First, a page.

urbanculturalstudies:

A little late on this reblog, but looks interesting nevertheless…

Originally posted on spatialperspectives:

* * * Spatial Perspectives Final Conference Schedule * * *

We are pleased to announce the final conference schedule for the Spatial Perspectives: Literature and Architecture, 1850-Present conference, to be held at the University of Oxford on Friday 22 June 2012.

Please click here for the FINAL CONFERENCE SCHEDULE

Registration is open until Monday 11 June 2012.  

Please register here: http://spatialperspectives.wordpress.com/registration/

Registration is £35 and includes tea and coffee, lunch and wine reception.

The conference is organised by Terri Mullholland and Nicole Sierra from the University of Oxford.

If you have any queries, please contact us at: literature.architecture@gmail.com

This event is supported by the Faculty of English Language and Literature, University of Oxford and Jesus College, University of Oxford.

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Originally posted on cosmopolitan scum:

This short film essay looks at how man has built and talked about elemental architecture forms since the Tower of Babel. It takes the viewer inside the ArcelorMittal Orbit for the first time as well as placing it in historical context. I made it with Simona Piantieri, who I first worked with on her film about the Shard. Less about the merits of the structure itself, I like to think that it asks important questions about how we judge architecture and art in a modern society.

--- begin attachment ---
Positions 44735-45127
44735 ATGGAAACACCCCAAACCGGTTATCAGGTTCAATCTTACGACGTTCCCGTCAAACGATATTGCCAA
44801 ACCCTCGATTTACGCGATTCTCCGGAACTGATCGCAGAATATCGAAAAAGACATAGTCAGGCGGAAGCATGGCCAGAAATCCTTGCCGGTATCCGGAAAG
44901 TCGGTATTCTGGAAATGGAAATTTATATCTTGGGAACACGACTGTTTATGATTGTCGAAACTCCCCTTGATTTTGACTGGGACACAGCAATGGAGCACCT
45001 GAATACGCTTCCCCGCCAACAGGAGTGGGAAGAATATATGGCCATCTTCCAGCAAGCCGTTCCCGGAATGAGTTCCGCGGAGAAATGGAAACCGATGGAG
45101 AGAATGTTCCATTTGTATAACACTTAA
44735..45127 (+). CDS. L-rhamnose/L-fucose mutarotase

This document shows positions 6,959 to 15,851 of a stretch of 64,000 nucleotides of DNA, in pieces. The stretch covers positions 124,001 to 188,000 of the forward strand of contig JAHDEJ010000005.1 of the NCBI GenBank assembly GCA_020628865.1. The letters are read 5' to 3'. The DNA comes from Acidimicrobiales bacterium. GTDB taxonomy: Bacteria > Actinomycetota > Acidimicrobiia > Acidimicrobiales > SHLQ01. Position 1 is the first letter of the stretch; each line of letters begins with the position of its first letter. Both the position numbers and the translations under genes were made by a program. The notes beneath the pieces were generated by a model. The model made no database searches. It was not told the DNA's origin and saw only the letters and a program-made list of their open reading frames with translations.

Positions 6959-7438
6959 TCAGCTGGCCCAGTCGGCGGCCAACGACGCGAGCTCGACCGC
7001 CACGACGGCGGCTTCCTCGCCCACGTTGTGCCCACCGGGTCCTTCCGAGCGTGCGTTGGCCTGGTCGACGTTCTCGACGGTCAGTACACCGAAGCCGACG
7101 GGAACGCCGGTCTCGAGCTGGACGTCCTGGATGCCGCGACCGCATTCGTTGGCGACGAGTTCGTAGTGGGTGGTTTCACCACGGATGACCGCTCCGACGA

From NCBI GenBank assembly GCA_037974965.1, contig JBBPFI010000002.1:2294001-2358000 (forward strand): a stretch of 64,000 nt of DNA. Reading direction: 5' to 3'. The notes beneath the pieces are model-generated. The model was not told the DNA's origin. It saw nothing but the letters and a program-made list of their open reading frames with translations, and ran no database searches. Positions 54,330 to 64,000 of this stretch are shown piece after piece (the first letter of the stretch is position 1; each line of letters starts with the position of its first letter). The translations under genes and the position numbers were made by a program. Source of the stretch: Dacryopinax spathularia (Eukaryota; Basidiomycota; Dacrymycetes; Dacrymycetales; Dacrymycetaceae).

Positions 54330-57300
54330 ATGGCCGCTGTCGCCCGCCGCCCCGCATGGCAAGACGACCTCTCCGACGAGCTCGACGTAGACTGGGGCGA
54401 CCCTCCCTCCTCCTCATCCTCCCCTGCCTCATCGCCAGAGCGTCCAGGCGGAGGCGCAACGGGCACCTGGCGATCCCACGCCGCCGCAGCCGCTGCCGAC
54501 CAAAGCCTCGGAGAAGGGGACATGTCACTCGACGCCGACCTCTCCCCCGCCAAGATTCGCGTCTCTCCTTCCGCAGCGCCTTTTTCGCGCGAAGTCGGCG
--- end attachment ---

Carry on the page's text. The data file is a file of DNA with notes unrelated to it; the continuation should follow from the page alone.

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Richard J Williams:

This may not be entirely true. But it makes 2 serious points about contemporary cities in the developed world: why is it so hard for them to do infrastructure? And is the heritage industry really a problem rather than a solution?

Originally posted on citythreepointzero:

A GUIDE TO THE POTHOLES OF EDINBURGH

Since Edinburgh’s Old and New Towns were declared UNESCO World Heritage Sites in 1995, the city council has worked hard to protect and in many cases restore a historic atmosphere to the city. To the delight of tourists and urban historians, it’s had some wonderful succeses. The Statutory Notice System of building repairs has produced an authentically eighteenth-century feeling of corruption and decline: parts of the city now feel as decadent as the Naples of the eighteenth century Grand Tour. But perhaps the greatest, if least trumpeted, success has been the roads. In line with the council’s policy of restoring an authentic sense of history to the city, it has for some years abandoned all but the most essential road repairs. Aided by the severe winters of the late 2000s, potholes have flourished, leading to the wholesale degradation of entire streets. Now the…

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